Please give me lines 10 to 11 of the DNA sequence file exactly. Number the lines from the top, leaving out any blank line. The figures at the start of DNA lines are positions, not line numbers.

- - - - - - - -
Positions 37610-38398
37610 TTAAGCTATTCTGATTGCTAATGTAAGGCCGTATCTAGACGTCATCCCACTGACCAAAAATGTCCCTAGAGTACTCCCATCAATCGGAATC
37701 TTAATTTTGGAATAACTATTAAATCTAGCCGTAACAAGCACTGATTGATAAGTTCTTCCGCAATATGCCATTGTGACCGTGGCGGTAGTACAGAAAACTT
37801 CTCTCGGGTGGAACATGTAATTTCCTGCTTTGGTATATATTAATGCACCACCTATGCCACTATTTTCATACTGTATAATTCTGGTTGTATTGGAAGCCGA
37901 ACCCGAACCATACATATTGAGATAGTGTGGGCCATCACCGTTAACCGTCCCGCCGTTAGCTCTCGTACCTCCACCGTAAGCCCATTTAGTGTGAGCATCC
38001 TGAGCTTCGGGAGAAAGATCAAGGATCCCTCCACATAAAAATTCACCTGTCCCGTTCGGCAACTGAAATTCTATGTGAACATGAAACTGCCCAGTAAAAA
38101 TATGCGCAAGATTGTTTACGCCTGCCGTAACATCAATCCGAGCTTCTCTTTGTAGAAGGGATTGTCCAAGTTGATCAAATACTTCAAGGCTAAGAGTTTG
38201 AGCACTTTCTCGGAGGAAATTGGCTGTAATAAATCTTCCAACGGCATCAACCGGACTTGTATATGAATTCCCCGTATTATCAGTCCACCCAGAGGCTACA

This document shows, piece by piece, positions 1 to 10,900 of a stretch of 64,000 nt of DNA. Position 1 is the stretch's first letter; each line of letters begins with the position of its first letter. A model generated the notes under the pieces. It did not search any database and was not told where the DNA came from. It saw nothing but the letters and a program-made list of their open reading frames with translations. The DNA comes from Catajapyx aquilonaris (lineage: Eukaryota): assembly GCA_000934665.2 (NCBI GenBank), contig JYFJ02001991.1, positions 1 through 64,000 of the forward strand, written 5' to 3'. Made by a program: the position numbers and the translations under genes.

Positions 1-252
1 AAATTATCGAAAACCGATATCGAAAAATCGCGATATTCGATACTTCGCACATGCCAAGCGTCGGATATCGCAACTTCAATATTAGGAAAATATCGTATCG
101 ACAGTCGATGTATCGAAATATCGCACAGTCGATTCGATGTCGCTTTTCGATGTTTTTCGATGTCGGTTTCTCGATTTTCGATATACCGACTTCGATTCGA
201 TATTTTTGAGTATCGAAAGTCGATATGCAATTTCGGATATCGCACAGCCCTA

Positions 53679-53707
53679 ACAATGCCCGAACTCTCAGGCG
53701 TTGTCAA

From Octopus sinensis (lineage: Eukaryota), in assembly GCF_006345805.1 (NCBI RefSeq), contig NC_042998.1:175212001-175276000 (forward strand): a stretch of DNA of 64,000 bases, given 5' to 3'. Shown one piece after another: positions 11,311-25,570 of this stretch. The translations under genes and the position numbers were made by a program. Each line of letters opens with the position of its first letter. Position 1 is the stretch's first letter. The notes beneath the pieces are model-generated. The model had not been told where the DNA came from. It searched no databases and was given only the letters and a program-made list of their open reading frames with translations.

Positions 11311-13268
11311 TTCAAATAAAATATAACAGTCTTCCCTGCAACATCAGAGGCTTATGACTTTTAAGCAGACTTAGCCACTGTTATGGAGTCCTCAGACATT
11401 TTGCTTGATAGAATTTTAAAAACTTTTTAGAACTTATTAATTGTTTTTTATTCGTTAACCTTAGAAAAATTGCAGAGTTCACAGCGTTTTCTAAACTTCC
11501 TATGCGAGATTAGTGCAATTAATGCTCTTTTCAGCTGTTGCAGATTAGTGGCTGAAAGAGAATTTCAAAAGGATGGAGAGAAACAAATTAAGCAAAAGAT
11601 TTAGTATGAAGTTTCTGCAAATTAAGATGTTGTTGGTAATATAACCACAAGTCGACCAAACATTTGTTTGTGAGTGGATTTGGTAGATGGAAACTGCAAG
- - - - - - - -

Positions 1-252
1 AAATTATCGAAAACCGATATCGAAAAATCGCGATATTCGATACTTCGCACATGCCAAGCGTCGGATATCGCAACTTCAATATTAGGAAAATATCGTATCG